(Diana Limongi’s son, Enzo, celebrating Halloween. Photo/courtesy of Diana Limongi )

The traditions I missed – and the ones I gained – as a child of immigrant parents

My parents were really great about celebrating big holidays.  Growing up, we had cool aunts who would take us trick-or-treating and make Easter eggs with us – all great traditions.

But when you are the child of immigrant parents, there are certain things that you will not experience growing up, some traditions that our parents either didn’t know about, or didn’t approve of.

For example, we never went apple picking– probably because my parents didn’t know it was a thing to do.

We didn’t to go to sleepovers either, (it wasn’t that they didn’t know, it was that we weren’t allowed to).   The one time my mom made an exception (her good friend’s house, whose daughter was my age) I was 10 years old, and we ended up shaving our legs—so never again to sleepovers.

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There are certain things that can be considered “pop culture” that we were not exposed to. For example, I never watched “The Sound of Music” (I still haven’t!) or “The Grinch who Stole Christmas.”

Growing up we didn’t watch the Thanksgiving Day parade on television, and we didn’t have cranberry sauce at Thanksgiving dinner. (Actually, we still don’t!)

While other kids were baking apple pies and making pancakes with their moms, my mom was making Torta de choclo for us – which is very yummy, by the way.

While other kids went to camp, we were sent to Ecuador, where we were enrolled in tennis, swimming, and even grammar and math lessons.

Now that I’m a mom, I want my son to know about all these cool things that I missed out on.

One day we will watch “The Sound of Music” and “The Grinch who stole Christmas” and I promise I will take him apple picking.

But I am struggling with something. While I want my son to experience all the cool stuff I did not do as a child, there are things I have to admit I’m not sure about – like sleepovers or sleepaway camp.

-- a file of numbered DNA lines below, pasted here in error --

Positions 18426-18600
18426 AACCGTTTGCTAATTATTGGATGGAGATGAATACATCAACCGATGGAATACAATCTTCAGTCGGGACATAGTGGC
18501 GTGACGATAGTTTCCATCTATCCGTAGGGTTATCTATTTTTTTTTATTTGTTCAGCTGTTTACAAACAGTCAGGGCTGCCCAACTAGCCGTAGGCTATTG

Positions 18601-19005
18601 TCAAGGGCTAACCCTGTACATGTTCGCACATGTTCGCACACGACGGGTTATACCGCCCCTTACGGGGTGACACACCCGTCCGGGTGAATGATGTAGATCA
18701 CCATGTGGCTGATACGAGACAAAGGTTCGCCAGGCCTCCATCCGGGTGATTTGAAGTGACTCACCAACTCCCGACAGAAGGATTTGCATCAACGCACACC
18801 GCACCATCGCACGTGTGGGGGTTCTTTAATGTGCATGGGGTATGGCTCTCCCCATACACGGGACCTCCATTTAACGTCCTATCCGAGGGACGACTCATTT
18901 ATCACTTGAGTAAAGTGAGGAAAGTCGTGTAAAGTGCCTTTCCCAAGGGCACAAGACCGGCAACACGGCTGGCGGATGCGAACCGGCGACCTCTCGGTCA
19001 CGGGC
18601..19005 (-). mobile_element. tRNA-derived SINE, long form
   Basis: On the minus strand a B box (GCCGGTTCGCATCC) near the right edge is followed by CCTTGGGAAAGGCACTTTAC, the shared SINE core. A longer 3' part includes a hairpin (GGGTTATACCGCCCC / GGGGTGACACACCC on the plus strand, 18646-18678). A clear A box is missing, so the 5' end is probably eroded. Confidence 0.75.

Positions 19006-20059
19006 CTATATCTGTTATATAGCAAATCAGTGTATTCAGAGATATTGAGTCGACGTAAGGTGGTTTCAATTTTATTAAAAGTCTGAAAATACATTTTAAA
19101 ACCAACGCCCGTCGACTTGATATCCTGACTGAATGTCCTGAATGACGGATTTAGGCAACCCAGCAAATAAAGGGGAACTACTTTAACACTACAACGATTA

I have to admit, I now understand why I wasn’t allowed to do these things when I was younger. There goes that little pestering voice inside my head again, saying “you will see when you’re a mom!” I see that – I get it.

I was a hot mess at the idea of sending my son to a daycare center where people I did not know would take care of him, so I can’t imagine that I will like the idea of sending him away to the woods with people I don’t know for the whole summer.

There are plenty of things he will be able to do in the summer (travel! grandparents!) that will be way cooler than sleepaway camp, I think. (At least that is what I keep telling myself.)

While there are things I did miss out on growing up, there are definitely things  that I experienced because I was the Hispanic daughter of immigrant parents.

I would never trade all these fun things – big family parties, learning to ride a bike with my cousins in Ecuador, milking cows on a farm in my parents’ home country, and of course all that delicious food and baile!

Looking back, I have to admit I wouldn’t trade the ‘no sleepovers’ rule for the food, the baile and most importantly, the familia with all their traditions that have made my life so rich.

We children of immigrants are living the best of both worlds.

Now that I’m a mom, I hope I do the same for my child.

NBC Latino contributor Diana Limongi

Diana Limongi-Gabriele works hard juggling a full-time job, motherhood, family, grad school and her blog, LadydeeLG, where she writes about issues she is passionate about including teaching her son Spanish, motherhood, parenting, Latino issues, good quality food and women’s issues. Diana is a regular contributor for Mamiverse. She has a MA in Migration Studies, and is pursuing an MPA in Nonprofit Management. Her most important job however, is being mommy to Enzo, a French/Hispanic/American (one day trilingual) 2-year-old boy. You can connect with her via Twitter, @dianalimongi or on Facebook.

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